Make Interrobangs Standard Punctuation Marks in all fonts

Apparently my Text was pasted from another post I made. My apologies.
I was trying to say that I would like to see Interrobangs incorporated into Fonts since they are not on any keyboard I know of. I haven’t found any in any font collection I have checked either. (Admittedly, not a lot)
I use a !?, ?! or ?!? etc to replace them. As in the ill pasted post previously found here. Thank You Xiamenese for pointing out my oversight. I copied and pasted from and then deleted the source of course.
So, does anyone else like or want interrobangs or have a work around?

And what does that have to do with interrobangs?

And they’re provided or not by the font creator, nothing to do with Literature and Latte.

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Thanks for the notification! Try my edited post. Does that look better?

Go to Character Viewer (Ctrl-Cmd-Space on my M1 MBA running Ventura, or Edit → Emoji and Symbols) and choose “Punctuation - All”, Its in the top line; if you select it, you’ll see all the fonts and variants that include it which are available on your machine.

Choose the one you want, make it a favourite and it should be easily available. Personally, I’m extremely unlikely to ever use it.

Mark

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That seems reasonable… hmmm… however… It isn’t installed on my Mac Studio. Even tried searching the App Store. and I didn’t see a reasonable option or native app to install.
On my intel-Air those hot keys pull up emojis and there I found an interrobang and so that worked. I wonder what is up with the studio?
Thank you for the help.

Really? It’s part of the OS, not something you have to install. Check System Settings → Keyboard that it’s not turned off somehow.

Mark

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I agree it should be in the OS or factory install. But it’s not and I can’t find anything about it in settings/keyboard. I did try restore to defaults on several items but without success.
I will take advantage of “AppleCare” later today after an upcoming meeting. Maybe they can help. I have a couple of other glitches in the system too. Like, I can “air drop” to the studio but not from the Studio.

On my Mac Studio running the latest version of Ventura, the Character Viewer is right where it’s supposed to be. Fn-E to bring it up, or the Edit → Emoji & Symbols menu in any application that supports it. So if you don’t have it it’s definitely something to talk to Apple about.

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Well at least it is in the edit menu it claims the hot key is FN (Globe Icon) by itself but that doesn’t work either FN-E gives me an e with an option box to make it capitol. But I have access to the menu that is hidden otherwise even when I searched the system. Now I am done with my meeting I will call apple anyway and see if they can help with that and my air-drop issue.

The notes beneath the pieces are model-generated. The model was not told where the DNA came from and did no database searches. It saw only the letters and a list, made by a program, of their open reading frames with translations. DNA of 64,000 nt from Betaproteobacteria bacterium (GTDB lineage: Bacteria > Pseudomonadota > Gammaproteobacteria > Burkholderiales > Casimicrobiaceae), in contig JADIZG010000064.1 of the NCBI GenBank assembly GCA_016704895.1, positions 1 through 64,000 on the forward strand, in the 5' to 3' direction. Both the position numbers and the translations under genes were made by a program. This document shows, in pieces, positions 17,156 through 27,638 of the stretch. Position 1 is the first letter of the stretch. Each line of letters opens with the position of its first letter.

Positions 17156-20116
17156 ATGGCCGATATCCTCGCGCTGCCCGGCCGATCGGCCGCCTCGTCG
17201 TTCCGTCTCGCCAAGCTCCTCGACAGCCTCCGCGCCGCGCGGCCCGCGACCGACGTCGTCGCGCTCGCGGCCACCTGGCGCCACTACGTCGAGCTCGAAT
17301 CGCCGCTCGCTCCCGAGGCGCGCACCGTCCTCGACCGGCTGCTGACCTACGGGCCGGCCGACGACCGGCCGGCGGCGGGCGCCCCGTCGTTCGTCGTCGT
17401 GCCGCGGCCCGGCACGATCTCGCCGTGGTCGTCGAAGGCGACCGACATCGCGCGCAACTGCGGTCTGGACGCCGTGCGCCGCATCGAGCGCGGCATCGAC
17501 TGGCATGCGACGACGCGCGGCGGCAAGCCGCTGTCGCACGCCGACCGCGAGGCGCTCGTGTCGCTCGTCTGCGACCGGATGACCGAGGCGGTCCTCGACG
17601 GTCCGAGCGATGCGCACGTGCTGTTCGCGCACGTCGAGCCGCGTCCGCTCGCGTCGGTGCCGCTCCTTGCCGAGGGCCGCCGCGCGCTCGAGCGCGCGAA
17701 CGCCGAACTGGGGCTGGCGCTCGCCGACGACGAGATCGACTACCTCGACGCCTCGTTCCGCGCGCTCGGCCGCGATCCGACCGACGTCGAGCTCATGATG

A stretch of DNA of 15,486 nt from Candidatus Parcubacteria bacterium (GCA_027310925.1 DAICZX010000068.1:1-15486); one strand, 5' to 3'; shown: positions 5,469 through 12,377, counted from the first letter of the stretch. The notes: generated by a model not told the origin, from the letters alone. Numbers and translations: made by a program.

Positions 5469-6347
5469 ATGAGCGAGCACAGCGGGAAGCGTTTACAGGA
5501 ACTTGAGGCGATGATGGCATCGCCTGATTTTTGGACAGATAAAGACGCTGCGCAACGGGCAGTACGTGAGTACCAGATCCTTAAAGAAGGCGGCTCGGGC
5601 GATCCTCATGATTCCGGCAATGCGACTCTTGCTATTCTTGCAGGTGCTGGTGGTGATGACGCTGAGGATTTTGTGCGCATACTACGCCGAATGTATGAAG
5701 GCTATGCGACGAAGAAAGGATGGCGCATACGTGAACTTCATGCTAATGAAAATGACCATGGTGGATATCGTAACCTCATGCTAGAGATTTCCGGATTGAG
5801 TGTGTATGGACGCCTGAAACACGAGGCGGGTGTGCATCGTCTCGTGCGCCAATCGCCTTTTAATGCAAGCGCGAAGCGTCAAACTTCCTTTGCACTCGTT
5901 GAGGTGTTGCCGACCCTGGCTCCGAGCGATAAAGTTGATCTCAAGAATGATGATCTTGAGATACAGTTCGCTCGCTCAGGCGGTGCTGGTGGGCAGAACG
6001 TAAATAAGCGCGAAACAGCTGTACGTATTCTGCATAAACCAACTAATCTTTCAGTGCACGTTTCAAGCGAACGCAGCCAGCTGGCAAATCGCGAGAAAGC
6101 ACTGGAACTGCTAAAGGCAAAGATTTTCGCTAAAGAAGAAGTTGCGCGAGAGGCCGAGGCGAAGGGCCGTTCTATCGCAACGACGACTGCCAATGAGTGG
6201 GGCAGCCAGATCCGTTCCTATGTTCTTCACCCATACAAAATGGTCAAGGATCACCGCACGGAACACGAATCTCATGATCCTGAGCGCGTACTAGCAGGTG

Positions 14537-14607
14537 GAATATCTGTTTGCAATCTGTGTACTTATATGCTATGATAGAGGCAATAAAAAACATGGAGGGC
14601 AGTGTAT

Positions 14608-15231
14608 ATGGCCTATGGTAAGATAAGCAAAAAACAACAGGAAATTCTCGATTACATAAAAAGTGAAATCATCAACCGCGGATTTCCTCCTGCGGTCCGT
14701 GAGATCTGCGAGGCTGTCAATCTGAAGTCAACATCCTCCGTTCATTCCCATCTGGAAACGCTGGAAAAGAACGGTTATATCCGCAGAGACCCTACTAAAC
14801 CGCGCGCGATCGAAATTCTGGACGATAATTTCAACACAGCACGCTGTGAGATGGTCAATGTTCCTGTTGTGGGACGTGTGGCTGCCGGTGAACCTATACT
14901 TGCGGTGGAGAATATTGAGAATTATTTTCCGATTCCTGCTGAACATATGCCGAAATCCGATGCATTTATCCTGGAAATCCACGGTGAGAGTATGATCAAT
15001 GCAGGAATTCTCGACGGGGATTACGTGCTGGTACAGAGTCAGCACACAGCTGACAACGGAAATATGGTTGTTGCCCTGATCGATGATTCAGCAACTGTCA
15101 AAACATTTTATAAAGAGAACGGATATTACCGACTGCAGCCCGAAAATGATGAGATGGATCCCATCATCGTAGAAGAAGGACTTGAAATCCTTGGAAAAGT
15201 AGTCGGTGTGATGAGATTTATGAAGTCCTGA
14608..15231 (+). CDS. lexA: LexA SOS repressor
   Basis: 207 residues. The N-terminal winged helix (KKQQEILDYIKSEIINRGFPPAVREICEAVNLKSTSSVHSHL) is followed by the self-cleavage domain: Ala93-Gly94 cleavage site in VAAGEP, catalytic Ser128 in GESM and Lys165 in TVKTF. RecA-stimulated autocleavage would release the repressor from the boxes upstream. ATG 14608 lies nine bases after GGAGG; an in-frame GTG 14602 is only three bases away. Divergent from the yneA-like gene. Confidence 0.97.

Thank You for trying to help.

Thread moved to a more appropriate location.

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Some fonts still support it.

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So, the definitive answer is there is not a character map for individual fonts Native on Mac. Yes there is the Emoji Character Viewer but that is not good for finding special characters inside selected fonts. As Mark said this is not a Lit & Latte´ issue.
Originally I thought this was a good subject for discussion to see who uses interrobangs and where/how what font etc.
I really do appreciate all the feedback though.
An Aside: Apple Support got the “air drop” fixed too.
Font character maps are available via the App Store and I might splurge on one, they seem to range from $2-to $10.

The functionality suggested IS in the built-in Character Viewer panel, but if you are pulling the panel up from the Edit > Emojis & Symbols menu item, you may need to expand the panel — which you do by tapping the little icon in the upper right of the panel. That should expose a wide panel with a navigation binder at left. Click on Punctuation there, then click on the interrobang in the resulting central pane. Then in the right pane will, as promised, be listed a long list of the interrobangs available in the various fonts installed on your Mac. Inserting one if these is just a double click away.

You might also want to look at Apple’s Font Book app (also preinstalled on your system) — which will show you the complete repertoire of a font or that font’s rendition of a string of text of your choosing.

—gr

P.S. And, no, I would never use this symbol in writing either. It could not help but call attention to itself in an undesirable way. Also, the constructs ‘?!’ and ‘!?’ are things that one should use so sparingly, it is hard to see a burning need for having a special symbol for that.

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Under windows it works with any font. Perhaps it does the same under Mac, even though the character itself doesn’t seem to be available from the map.

What if you copy it from here → ‽
and set a substitution in the options ?
Perhaps that’ll work.

Replace ?! with ‽